The valet brought Aisha’s Lexus and we said goodnight. The cold night air on the walk back brought a resolution to spend what little remained of my first month’s overseas salary on warm winter clothes. I hadn’t expected English winter weather in Amman. My mind wandered as I walked, back to winter nights at home – strolling back from The Two Badgers arm in arm with Anne, huddled close together for warmth and tipsy from the insanely expensive bottle of red wine we’d shared over dinner in the little back room restaurant. Striding down the hill to my little Jordanian home, the wash of homesickness made me hunch up, my hands deep in my pockets against the foreign coldness creeping insidiously into me, making my bones ache.
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Jordanian winters never cease to amaze me, the Mediterranean summers seem impossibly far away. The winter weather always reminds me of the UK, long days of rolling black clouds and sheets of rain, cold snaps and snow no rare occurrence. When it snows, Amman grinds to a halt. The rain, however, can be pretty relentless and the water stays on the ground, everything gets covered in wet grime from the roadside and the darkness never quite seems to lift entirely.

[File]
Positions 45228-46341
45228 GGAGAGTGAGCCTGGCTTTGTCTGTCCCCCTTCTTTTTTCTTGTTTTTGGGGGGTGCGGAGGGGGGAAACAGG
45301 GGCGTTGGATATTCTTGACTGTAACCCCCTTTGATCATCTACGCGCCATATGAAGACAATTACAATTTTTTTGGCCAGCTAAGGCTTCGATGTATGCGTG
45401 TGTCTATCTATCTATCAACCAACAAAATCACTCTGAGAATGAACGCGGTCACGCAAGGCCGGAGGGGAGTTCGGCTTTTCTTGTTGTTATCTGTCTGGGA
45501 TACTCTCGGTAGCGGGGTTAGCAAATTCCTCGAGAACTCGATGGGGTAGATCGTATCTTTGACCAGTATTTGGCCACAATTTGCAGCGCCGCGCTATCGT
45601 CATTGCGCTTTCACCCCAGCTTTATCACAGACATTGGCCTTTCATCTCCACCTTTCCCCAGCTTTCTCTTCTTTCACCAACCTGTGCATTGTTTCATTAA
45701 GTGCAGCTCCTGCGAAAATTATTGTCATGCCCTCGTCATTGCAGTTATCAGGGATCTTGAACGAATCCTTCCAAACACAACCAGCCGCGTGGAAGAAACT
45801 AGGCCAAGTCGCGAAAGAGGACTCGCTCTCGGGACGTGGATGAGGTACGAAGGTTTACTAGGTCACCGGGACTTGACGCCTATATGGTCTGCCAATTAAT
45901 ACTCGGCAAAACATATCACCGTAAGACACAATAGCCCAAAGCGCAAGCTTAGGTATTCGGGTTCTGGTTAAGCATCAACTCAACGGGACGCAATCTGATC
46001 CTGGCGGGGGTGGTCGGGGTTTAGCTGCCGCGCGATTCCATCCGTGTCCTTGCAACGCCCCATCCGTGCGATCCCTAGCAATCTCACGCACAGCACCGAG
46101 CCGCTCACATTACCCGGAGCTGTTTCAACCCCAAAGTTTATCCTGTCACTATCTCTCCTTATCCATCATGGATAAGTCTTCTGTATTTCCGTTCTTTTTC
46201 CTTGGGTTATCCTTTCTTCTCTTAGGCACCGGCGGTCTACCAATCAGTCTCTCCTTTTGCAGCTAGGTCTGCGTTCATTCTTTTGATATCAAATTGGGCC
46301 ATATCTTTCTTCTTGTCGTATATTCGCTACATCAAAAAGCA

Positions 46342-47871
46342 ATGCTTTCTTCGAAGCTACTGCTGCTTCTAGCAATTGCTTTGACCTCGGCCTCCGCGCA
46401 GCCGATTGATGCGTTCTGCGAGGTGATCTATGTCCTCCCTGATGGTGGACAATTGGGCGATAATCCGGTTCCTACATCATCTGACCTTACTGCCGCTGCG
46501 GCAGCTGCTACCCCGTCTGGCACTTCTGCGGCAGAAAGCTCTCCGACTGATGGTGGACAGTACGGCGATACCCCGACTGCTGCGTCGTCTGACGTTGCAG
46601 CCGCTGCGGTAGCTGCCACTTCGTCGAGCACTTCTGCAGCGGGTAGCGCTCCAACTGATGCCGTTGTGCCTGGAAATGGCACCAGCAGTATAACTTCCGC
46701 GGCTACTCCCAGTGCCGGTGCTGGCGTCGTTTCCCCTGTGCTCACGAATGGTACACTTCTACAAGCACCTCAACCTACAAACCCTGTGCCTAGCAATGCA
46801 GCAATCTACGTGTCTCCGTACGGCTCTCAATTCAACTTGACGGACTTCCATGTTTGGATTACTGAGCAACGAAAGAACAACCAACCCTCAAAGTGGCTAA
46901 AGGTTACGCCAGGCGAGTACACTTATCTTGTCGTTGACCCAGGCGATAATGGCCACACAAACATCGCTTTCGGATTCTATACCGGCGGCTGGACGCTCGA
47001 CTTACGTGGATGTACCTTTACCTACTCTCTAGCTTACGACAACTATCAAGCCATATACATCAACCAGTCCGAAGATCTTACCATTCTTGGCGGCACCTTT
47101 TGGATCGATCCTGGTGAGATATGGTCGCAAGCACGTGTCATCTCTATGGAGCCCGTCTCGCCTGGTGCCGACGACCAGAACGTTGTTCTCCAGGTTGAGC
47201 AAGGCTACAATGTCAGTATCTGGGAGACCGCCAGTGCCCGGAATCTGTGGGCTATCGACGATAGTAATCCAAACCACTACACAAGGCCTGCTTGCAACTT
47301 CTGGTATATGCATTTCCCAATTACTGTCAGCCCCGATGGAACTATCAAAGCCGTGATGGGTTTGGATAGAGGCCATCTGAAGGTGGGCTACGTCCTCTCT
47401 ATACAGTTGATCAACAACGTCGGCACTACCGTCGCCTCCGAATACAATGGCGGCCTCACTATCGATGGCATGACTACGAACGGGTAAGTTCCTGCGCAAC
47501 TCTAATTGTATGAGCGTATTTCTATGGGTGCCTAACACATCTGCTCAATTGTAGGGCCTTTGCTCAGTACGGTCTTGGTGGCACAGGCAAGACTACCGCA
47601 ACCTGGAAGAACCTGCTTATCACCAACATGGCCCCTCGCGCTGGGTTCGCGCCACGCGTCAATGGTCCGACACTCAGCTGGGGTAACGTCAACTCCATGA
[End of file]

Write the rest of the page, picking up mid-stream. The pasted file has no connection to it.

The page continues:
The Dead Sea stays warmer, it’s always 8-10 degrees hotter there than in Amman.
Even when the days are coolly sunny, the night will bring plunging temperatures and people don their layers and crank up the heating to 11. It’s always important to keep those layers on whenever indoors, for some reason, even if the room itself is already boiling.
It’s weather like this that drives me to the little restaurants in the Jebel Amman area, to sit near a warm stove by the window in good company with a bottle of red wine and watch the world scurry by with its arms wrapped around itself.
* Picture credit: Umm Ar-Rassas taken by Eddie Taylor. The extensive archeological site here, BTW, remains largely unexcavated. I didn't have a winter pic to hand and where better to get one than Twitter? Thanks @tayloreddie!